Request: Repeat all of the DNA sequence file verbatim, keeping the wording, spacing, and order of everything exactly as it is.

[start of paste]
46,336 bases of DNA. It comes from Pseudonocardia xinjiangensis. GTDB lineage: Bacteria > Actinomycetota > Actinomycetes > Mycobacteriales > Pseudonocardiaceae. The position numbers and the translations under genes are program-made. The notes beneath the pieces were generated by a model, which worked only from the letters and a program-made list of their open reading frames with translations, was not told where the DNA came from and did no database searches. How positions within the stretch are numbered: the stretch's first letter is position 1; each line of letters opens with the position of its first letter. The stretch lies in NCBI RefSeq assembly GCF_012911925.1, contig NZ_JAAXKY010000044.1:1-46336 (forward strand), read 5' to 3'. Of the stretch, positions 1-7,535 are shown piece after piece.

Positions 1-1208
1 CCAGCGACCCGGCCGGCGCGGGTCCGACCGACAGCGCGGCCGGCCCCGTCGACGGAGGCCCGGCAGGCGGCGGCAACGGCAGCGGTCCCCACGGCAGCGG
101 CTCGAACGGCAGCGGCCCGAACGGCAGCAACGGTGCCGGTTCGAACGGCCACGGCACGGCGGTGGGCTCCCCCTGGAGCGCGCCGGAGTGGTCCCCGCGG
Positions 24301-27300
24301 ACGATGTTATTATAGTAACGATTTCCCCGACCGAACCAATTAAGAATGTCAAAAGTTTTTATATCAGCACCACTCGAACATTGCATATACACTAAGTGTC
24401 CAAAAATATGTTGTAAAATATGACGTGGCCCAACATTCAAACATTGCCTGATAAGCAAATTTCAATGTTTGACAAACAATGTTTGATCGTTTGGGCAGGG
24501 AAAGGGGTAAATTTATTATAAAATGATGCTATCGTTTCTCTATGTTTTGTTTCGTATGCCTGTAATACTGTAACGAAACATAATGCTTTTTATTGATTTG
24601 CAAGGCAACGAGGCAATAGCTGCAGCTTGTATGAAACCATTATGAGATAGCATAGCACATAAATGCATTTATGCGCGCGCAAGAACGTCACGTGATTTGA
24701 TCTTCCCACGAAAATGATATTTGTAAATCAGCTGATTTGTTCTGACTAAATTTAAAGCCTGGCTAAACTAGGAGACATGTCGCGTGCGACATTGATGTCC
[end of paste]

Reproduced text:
46,336 bases of DNA. It comes from Pseudonocardia xinjiangensis. GTDB lineage: Bacteria > Actinomycetota > Actinomycetes > Mycobacteriales > Pseudonocardiaceae. The position numbers and the translations under genes are program-made. The notes beneath the pieces were generated by a model, which worked only from the letters and a program-made list of their open reading frames with translations, was not told where the DNA came from and did no database searches. How positions within the stretch are numbered: the stretch's first letter is position 1; each line of letters opens with the position of its first letter. The stretch lies in NCBI RefSeq assembly GCF_012911925.1, contig NZ_JAAXKY010000044.1:1-46336 (forward strand), read 5' to 3'. Of the stretch, positions 1-7,535 are shown piece after piece.

Positions 1-1208
1 CCAGCGACCCGGCCGGCGCGGGTCCGACCGACAGCGCGGCCGGCCCCGTCGACGGAGGCCCGGCAGGCGGCGGCAACGGCAGCGGTCCCCACGGCAGCGG
101 CTCGAACGGCAGCGGCCCGAACGGCAGCAACGGTGCCGGTTCGAACGGCCACGGCACGGCGGTGGGCTCCCCCTGGAGCGCGCCGGAGTGGTCCCCGCGG
Positions 24301-27300
24301 ACGATGTTATTATAGTAACGATTTCCCCGACCGAACCAATTAAGAATGTCAAAAGTTTTTATATCAGCACCACTCGAACATTGCATATACACTAAGTGTC
24401 CAAAAATATGTTGTAAAATATGACGTGGCCCAACATTCAAACATTGCCTGATAAGCAAATTTCAATGTTTGACAAACAATGTTTGATCGTTTGGGCAGGG
24501 AAAGGGGTAAATTTATTATAAAATGATGCTATCGTTTCTCTATGTTTTGTTTCGTATGCCTGTAATACTGTAACGAAACATAATGCTTTTTATTGATTTG
24601 CAAGGCAACGAGGCAATAGCTGCAGCTTGTATGAAACCATTATGAGATAGCATAGCACATAAATGCATTTATGCGCGCGCAAGAACGTCACGTGATTTGA
24701 TCTTCCCACGAAAATGATATTTGTAAATCAGCTGATTTGTTCTGACTAAATTTAAAGCCTGGCTAAACTAGGAGACATGTCGCGTGCGACATTGATGTCC